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Russians Protest Ukraine Invasion Despite Crushed Opposition, Risk of Reprisals

Activists, celebrities and journalists are speaking out as best they can within an increasingly authoritarian political system.

A demonstrator holds a sign with a message reading "No To War" during an unsanctioned anti-war protest in central Moscow. Sergei Karpukhin / TASS

On day two of the war in Ukraine, much of Russia’s population remained in shock and strongly divided over the Kremlin’s claims that it had no choice other than to invade.

Anti-war protests took place in over 50 Russian cities on Thursday night, with almost 2,000 arrested according to the OVD-Info watchdog amid major security force deployments in Moscow, St. Petersburg, Yekaterinburg and Novosibirsk.

Though Russia’s organized opposition has been all but smashed since the crushing of protests against the jailing of its de facto leader Alexei Navaly a year ago, many still turned out.

“I felt extremely ashamed and helpless, said one anti-war protester, a twenty-something Moscow school teacher, who asked for anonymity to protect against reprisals.

“It was important for me to show that Putin’s decision is not the people’s decision,” she added. “Not even close.”

Though polls conducted since the outbreak of war have been scarce, there is some indication of a population divided on the need for war.

A poll published by the independent Levada Center on Thursday, as Russian tanks rolled across the Ukrainian frontier showed 49% of Russians believing that war was either unlikely or entirely impossible, even as a slim majority expressed a negative view of Ukraine.

The picture of a divided nation was echoed in the positions taken by its cultural establishment.

As traditionally opposition-leaning celebrities like YouTuber Yury Dud and rapper Oxxxymiron — who called for a Russian anti-war movement modeled on that of the United States in the 1960s — spoke out, so too did some of their typically more cautious peers.

A string of sportspeople, musicians and TV presenters who earn their livings from lucrative contracts on state media, have come out publicly against the war, even as they mostly avoid criticizing Russian President Vladimir Putin directly.

After Ivan Urgant, a popular late-night host on the flagship Perviy Kanal TV channel spoke out against the war, his Friday night show was reportedly canceled. 

“Fear and pain. NO to war,” the star had written on his Instagram, echoing a phrase widely posted by anti-war Russians.

On Russia’s main state channels, a roster of belligerent political talk shows have provided coverage of the war, with Friday’s Perviy Kanal schedules cleared for a six-hour special edition of Vremya Pokazhet (“Time Will Tell”), a long-running chat show dedicated to foreign policy, featuring aggressive denunciations of the West and Ukraine.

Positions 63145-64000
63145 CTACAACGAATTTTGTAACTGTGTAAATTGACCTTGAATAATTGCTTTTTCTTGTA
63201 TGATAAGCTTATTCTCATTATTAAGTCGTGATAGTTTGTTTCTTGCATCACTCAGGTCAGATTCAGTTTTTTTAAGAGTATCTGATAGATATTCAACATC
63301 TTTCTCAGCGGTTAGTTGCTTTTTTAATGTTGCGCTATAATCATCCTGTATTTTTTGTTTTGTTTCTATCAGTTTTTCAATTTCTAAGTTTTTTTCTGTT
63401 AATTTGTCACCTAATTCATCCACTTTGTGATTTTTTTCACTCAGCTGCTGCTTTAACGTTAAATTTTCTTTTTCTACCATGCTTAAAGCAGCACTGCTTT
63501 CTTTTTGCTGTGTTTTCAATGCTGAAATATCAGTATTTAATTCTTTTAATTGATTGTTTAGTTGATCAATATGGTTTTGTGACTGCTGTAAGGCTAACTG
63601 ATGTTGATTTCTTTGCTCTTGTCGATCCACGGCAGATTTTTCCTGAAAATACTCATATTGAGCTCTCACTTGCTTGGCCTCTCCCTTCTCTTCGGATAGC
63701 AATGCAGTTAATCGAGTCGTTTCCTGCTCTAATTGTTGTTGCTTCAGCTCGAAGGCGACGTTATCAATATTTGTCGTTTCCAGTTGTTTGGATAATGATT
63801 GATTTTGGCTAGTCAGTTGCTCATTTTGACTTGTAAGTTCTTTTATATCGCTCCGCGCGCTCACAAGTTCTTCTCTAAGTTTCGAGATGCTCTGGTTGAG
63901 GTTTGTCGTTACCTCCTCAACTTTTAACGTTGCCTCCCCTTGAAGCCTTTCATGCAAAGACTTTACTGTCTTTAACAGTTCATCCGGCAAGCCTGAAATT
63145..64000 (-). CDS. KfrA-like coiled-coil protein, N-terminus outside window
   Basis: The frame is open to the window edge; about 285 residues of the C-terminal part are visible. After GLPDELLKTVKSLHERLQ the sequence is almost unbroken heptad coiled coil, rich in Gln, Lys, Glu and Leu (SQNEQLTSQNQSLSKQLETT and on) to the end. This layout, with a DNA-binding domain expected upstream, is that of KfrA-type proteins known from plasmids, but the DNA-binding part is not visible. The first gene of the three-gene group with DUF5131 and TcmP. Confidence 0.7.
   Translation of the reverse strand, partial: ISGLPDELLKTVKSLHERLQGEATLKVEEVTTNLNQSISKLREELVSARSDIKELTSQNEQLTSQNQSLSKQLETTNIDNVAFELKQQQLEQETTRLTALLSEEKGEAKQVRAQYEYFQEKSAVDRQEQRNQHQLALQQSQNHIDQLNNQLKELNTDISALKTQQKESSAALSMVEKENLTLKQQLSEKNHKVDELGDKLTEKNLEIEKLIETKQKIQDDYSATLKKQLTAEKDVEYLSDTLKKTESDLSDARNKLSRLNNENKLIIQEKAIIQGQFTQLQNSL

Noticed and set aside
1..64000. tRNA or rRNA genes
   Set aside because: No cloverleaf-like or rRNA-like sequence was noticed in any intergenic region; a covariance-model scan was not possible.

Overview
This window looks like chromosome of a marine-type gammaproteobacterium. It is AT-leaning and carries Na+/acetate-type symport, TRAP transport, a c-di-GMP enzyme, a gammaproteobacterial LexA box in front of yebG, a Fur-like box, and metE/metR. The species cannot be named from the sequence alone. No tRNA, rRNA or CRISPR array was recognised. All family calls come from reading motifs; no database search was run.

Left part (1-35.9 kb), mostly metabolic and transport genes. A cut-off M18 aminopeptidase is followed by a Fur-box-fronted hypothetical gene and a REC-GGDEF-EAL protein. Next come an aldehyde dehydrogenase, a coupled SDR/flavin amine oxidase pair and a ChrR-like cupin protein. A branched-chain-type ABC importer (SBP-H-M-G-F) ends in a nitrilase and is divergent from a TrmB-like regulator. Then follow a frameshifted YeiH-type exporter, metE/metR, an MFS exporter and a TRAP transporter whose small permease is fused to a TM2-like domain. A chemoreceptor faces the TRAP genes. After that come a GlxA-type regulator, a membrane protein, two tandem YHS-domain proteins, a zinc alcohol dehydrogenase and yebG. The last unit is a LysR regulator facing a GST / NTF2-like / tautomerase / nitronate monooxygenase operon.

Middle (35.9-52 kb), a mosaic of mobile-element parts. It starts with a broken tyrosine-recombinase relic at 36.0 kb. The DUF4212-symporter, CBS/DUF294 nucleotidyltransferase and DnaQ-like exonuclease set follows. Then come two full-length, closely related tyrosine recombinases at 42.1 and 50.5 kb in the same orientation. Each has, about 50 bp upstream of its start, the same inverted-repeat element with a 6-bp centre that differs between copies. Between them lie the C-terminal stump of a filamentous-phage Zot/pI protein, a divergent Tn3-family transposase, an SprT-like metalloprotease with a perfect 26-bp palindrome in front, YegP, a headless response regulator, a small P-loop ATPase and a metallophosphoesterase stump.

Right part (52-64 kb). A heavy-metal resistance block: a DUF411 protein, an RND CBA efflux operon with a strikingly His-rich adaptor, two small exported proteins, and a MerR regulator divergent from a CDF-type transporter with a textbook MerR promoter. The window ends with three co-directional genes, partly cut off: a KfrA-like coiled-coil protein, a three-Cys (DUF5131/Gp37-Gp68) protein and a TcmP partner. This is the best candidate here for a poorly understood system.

However, some dissent was registered there, too.

After Elena Chernenko, a well-respected foreign policy reporter at the business daily Kommersant which is seen as ultimately loyal to the Kremlin, organized and signed a petition of journalists against the war, she was removed from the Foreign Ministry’s pool of reporters.

On her Telegram channel, Chernenko said a Foreign Ministry spokeswoman had accused her of “setting up” her co-signatories, who included journalists at state-funded English-language news network RT, and the state-run newswire TASS.

"No good scenario"

Among the country’s expert community, many of whom work in state-funded think tanks that provide advice and consultation to the government, there is broad shock at the invasion.

Few analysts expected Russia to mount a full scale invasion of Ukraine, believing instead that a months-long buildup on the border had been mounted to win concessions, rather than execute a military offensive.

For Sergei Utkin, head of strategy at the state-linked International Relations Institute of the Russian Academy of Sciences, Russia’s lurch into war is both a personal shock and a national catastrophe.

“There is no good scenario that can come out of this war,” said Utkin, who said most of his peers were opposed to the move.

“We’ve had difficult relationships with Ukraine on a state level since 2014, but this means that will extend to the personal level, too.”

But with Russians largely unable to influence government policy in an increasingly authoritarian political system, few opponents of the war believe they stand a meaningful chance of bringing hostilities to a halt.

For the Moscow school teacher who protested on Thursday night, a moment of unity with other opponents of the war inspired a brief flash of hope.

“Being in the crowd, and hearing them chant felt surreal, heartbreaking but quite comforting,” she said.

“But I think we were all scared for the future. And still are.”

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